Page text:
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Simple enough. I have user foo. foo belongs to groups foo (main), audio, A, B and common.

Normally files are created with ownership foo.foo.

For a while I would like foo to create files with group common. Basically I see it this way:

Cache present group
Change group to *common*
Touch alpha
Touch beta 
...
Change group back.

alpha beta ( and anything after ) should be created with owner foo.common. How can I accomplish this?

PS: Oops. Forgot to say that I want to do this in both bash and zsh.

  • Did your file be stored in a common directory? – F. Hauri Sep 8 '16 at 23:09
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Neither bash nor zsh has this functionality.

You can call newgrp. This is an external command, which starts a new process. It runs the program indicated by the SHELL environment variable with no arguments.

newgrp common <<EOS
touch alpha beta
EOS
touch belongs_to_original_group

Note that since newgrp starts a new shell, it doesn't inherit from the shell variables of the original shell, only from environment (exported) variables. Any assignments performed there will take effect only there.

2

To do this, use the newgrp command:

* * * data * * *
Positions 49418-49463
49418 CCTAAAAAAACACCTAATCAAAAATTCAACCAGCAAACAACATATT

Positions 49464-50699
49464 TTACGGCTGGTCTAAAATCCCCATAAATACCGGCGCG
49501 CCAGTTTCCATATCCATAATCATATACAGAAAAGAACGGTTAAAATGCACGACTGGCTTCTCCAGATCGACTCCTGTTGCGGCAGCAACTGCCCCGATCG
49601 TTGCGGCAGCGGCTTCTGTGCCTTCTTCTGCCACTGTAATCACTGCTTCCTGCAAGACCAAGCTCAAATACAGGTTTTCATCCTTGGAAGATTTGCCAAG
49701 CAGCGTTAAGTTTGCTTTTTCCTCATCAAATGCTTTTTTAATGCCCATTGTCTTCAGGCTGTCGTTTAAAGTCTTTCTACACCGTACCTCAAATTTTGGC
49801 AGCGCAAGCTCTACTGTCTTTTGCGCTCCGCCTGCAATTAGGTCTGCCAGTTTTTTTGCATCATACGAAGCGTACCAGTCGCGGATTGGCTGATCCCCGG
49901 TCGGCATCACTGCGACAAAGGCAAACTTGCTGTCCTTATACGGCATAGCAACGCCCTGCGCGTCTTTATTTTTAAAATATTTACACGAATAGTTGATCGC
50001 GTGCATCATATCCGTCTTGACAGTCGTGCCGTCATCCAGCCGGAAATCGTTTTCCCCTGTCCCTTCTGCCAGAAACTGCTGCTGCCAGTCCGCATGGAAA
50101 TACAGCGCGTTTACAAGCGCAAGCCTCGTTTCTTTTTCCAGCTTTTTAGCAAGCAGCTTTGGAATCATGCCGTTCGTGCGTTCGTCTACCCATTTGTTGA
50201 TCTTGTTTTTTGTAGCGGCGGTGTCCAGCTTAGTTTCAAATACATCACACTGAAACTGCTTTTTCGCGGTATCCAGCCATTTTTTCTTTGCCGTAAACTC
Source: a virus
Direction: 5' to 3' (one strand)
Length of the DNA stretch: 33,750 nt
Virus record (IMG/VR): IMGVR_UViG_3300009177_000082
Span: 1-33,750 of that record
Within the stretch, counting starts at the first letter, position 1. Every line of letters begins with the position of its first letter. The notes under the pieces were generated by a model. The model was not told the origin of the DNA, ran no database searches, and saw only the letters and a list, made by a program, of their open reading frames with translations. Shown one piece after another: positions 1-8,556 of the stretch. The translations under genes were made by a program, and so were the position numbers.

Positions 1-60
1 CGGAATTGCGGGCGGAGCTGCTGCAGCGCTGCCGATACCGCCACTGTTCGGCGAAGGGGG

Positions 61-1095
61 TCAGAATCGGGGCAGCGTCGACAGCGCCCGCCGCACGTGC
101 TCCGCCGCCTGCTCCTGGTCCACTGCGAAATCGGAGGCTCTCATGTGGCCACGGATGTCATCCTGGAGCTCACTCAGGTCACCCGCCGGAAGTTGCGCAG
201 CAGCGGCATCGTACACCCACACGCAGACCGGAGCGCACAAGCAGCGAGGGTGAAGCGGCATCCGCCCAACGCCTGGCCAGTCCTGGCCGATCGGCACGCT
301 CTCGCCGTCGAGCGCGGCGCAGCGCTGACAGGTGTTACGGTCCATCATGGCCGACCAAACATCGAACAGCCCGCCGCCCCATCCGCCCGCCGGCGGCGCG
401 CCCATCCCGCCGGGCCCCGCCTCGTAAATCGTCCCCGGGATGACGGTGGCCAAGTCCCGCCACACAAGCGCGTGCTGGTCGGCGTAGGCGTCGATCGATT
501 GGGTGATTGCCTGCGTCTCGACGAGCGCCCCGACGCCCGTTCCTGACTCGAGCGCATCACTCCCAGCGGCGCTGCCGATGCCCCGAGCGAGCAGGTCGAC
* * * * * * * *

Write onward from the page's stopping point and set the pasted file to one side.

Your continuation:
newgrp common
touch whatever
newgrp foo

Since you are a member of both groups (and probably used no password for the groups), you should be able to switch readily. Actually each call to newgrp makes a subshell. You can check "who" you are using id. Whether you exit from a shell (and resume the previous group) or create a new subshell depends on what you want to do.

Unlike some of the related commands, this one is in POSIX:

The newgrp utility shall create a new shell execution environment with a new real and effective group identification.

  • That's half. How do I change back? – TLOlczyk Sep 8 '16 at 23:25
  • No, this isn't how newgrp works. It starts a new shell, which will be interactive if stdin is a terminal. touch whatever would be executed when that shell exits. – Gilles 'SO- stop being evil' Sep 9 '16 at 1:02
  • @Gilles I guess this depends on whether you use newgrp inside a script or interactively. In the first case you have to actually pass the commands to newgrp via STDIN. But if you are in an interactive shell, newgrp common will just run a new interactive shell and touch whatever will than be typed into the new shell and run with the changed group settings. – Adaephon Sep 9 '16 at 6:04
  • @TLOlczyk you can also just leave the interactive shell opened by newgrp common with exit and it will drop you back into the original shell session. Running newgrp foo will actually open another interactive shell, so that you now would have three shells running. – Adaephon Sep 9 '16 at 6:07
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If the files under consideration are not scattered over too many directories, then you can even automate the process by using a subtle feature of Unix permissions, namely the SGID-bit for directories.

Suppose a directory has permissions 2775 (say), which is rwxrwsr-x and is owned by xyz.common. If a user who is member of group common creates a file or subdirectory in this directory, then its group ownership is automatically set to common.

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